Chronic COVID-19 Syndrome and Chronic Fatigue Syndrome (ME/CFS) following the first pandemic wave in Germany – a first analysis of a prospective observational study, n medRxiv 2021.02.06.21249256 []  This article is a preprint and has not been peer-reviewed


Research abstract:


Characterization of the clinical features of patients with persistent symptoms after mild to moderate COVID-19 infection and exploration of factors associated with the development of Chronic COVID-19 Syndrome (CCS).

Methods Setting:

Charité Fatigue Center with clinical immunologists and rheumatologist, neurologists and cardiologists at Charité University hospital.


42 patients who presented with persistent moderate to severe fatigue six months following a mostly mild SARS-CoV-2 infection at the Charité Fatigue Center from July to November 2020.

Main outcome measures:

The primary outcomes were clinical and paraclinical data and meeting diagnostic criteria for Chronic Fatigue Syndrome (ME/CFS). Relevant neurological and cardiopulmonary morbidity was excluded.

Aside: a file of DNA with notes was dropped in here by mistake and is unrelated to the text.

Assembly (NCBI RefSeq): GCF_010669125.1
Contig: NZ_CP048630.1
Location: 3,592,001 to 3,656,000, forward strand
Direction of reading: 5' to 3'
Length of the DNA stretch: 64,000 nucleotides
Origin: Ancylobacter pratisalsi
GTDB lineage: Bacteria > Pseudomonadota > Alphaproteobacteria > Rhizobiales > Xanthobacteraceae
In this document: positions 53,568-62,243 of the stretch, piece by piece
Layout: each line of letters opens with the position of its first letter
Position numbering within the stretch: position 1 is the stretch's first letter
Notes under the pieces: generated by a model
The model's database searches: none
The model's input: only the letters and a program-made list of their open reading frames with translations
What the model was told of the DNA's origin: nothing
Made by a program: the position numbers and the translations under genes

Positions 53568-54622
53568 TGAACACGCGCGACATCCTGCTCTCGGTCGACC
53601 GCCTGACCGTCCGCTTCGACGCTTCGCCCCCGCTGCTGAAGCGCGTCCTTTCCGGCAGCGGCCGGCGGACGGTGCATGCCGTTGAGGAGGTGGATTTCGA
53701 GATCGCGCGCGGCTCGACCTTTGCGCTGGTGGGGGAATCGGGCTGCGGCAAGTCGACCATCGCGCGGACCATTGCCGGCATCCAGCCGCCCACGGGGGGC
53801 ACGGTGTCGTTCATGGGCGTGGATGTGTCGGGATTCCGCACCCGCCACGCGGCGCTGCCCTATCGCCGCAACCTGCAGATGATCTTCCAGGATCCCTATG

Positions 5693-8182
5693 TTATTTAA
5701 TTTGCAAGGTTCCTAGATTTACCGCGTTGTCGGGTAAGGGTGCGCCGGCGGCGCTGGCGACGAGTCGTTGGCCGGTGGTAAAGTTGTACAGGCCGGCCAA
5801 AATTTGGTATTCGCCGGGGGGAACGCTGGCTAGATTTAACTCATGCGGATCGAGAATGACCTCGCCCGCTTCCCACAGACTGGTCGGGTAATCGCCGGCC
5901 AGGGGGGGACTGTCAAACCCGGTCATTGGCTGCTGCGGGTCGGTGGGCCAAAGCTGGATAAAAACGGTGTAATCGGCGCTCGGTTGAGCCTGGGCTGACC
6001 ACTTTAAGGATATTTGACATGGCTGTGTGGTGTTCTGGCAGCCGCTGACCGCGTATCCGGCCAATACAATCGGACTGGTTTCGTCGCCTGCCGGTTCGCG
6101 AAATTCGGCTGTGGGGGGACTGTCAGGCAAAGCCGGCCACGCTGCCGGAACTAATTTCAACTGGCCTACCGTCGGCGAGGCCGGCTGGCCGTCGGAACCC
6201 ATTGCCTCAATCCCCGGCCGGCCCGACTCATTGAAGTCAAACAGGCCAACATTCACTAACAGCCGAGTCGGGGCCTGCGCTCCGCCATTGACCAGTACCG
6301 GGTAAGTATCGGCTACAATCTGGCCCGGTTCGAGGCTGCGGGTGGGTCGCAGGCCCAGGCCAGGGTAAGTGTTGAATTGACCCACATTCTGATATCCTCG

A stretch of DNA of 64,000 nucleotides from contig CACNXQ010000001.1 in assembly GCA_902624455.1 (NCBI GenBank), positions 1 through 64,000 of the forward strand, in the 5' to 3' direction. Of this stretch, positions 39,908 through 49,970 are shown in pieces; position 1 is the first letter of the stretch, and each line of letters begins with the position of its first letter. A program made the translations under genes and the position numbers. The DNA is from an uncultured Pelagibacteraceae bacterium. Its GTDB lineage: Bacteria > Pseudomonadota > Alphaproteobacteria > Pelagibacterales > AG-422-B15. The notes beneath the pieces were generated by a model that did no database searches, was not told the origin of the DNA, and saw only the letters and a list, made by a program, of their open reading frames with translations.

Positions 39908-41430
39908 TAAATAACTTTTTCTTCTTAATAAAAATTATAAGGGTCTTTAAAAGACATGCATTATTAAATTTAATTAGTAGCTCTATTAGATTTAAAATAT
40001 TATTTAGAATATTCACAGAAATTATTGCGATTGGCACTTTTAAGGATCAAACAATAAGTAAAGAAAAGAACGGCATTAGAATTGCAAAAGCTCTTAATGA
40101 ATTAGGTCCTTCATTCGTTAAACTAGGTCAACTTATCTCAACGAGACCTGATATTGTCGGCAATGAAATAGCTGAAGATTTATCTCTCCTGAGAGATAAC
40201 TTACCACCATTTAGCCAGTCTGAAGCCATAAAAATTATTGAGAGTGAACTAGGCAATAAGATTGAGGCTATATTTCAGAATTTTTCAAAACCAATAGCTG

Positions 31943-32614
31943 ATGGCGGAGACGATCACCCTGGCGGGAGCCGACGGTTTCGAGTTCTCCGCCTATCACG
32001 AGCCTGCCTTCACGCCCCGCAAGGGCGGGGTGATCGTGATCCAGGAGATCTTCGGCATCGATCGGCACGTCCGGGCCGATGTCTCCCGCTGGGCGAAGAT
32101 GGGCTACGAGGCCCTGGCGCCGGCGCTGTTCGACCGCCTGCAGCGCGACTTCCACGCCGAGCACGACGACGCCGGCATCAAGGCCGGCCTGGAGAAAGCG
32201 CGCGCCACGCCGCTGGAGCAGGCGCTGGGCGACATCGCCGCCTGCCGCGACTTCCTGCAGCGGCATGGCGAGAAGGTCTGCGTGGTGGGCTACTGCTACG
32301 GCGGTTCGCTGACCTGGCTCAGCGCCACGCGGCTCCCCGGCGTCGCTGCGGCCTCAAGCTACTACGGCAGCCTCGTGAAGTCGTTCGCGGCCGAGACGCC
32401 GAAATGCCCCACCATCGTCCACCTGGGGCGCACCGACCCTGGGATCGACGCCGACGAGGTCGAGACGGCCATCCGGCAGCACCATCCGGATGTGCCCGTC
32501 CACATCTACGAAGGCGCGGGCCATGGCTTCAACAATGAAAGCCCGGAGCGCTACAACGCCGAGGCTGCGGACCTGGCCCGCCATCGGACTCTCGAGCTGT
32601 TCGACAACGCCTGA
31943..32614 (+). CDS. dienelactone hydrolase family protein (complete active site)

The median age was 36.5, range 22–62, 29 patients were female and 13 male. At six months post acute COVID-19 all patients had fatigue (Chalder Fatigue Score median 25 of 33, range 14–32), the most frequent other symptoms were post exertional malaise (n=41), cognitive symptoms (n=40), headache (n=38), and muscle pain (n=35). Most patients were moderately to severely impaired in daily life with a median Bell disability score of 50 (range 15–90) of 100 (healthy) and Short Form 36 (SF-36) physical function score of 63 (range 15-80) of 100. 19 of 42 patients fulfilled the 2003 Canadian Consensus Criteria for myalgic encephalomyelitis/chronic fatigue syndrome (ME/CFS).

These patients reported more fatigue in the Chalder Fatigue Score (p=0.006), more stress intolerance (p=0.042) and more frequent and longer post exertional malaise (PEM) (p=0.003), and hypersensitivity to noise (p=0.029), light (p=0.0143) and temperature (p=0.024) compared to patients not meeting ME/CFS criteria. Handgrip force was diminished in most patients compared to healthy control values, and lower in CCS/CFS compared to non-CFS CCS (Fmax1 p=0.085, Fmax2, p=0.050, Fmean1 p=0.043, Fmean2 p=0.034, mean of 10 repeat handgrips, 29 female patients). Mannose-binding lectin (MBL) deficiency was observed frequently (22% of all patients) and elevated IL-8 levels were found in 43% of patients.


Chronic COVID-19 Syndrome at months 6 is a multisymptomatic frequently debilitating disease fulfilling diagnostic criteria of ME/CFS in about half of the patients in our study. Research in mechanisms and clinical trials are urgently needed.

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